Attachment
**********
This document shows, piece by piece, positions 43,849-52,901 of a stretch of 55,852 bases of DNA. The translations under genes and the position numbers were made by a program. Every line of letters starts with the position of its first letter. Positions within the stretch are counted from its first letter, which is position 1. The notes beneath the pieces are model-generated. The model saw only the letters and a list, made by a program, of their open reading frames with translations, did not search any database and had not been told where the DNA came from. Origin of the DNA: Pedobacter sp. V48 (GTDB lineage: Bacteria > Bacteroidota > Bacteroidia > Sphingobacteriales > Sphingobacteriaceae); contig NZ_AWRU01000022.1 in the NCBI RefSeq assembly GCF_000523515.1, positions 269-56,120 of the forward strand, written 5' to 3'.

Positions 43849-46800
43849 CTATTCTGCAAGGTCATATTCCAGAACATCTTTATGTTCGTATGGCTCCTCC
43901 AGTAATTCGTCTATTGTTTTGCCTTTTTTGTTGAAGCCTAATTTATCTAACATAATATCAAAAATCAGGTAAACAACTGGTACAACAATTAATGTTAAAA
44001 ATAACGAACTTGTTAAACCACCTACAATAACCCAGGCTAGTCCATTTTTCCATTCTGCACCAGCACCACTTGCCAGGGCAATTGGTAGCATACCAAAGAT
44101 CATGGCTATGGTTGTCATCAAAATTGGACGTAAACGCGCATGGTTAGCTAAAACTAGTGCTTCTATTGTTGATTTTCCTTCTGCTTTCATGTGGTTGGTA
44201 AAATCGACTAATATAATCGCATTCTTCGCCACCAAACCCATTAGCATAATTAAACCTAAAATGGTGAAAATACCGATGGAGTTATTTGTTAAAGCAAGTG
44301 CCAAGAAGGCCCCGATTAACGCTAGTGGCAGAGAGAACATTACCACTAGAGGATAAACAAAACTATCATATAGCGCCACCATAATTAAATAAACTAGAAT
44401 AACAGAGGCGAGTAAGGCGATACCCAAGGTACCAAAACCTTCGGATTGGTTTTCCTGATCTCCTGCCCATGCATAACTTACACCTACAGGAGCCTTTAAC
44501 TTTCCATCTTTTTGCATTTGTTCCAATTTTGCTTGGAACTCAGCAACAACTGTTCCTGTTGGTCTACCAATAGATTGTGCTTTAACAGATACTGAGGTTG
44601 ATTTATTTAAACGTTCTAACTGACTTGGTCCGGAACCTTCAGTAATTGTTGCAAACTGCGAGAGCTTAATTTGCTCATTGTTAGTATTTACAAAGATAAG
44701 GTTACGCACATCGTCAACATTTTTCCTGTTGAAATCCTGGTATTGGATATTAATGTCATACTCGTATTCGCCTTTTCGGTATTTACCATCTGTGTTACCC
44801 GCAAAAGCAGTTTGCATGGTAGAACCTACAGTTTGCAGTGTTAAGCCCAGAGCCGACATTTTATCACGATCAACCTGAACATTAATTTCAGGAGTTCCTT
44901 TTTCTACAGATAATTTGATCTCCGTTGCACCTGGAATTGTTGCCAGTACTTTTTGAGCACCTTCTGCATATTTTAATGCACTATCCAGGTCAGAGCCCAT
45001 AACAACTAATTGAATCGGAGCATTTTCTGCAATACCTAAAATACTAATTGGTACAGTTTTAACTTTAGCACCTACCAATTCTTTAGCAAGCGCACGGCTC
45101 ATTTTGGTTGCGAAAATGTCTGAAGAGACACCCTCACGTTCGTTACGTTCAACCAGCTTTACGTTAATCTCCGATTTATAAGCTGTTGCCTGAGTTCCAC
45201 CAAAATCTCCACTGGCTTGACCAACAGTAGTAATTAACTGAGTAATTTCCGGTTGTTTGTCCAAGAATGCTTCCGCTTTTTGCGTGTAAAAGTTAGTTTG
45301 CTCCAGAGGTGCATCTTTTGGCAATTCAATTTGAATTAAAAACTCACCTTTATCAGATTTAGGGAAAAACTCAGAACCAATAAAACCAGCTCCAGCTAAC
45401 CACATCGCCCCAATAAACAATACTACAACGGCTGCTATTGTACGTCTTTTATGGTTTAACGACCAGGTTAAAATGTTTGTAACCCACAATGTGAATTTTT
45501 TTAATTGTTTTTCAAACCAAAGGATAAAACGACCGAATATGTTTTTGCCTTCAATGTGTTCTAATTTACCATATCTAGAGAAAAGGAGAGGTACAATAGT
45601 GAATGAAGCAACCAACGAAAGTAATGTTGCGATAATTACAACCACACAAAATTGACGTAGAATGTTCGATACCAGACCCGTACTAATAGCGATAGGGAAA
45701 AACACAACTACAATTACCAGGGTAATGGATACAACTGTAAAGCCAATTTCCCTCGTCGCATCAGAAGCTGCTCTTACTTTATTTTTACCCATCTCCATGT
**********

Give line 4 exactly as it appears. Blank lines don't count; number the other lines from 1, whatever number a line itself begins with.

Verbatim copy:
43901 AGTAATTCGTCTATTGTTTTGCCTTTTTTGTTGAAGCCTAATTTATCTAACATAATATCAAAAATCAGGTAAACAACTGGTACAACAATTAATGTTAAAA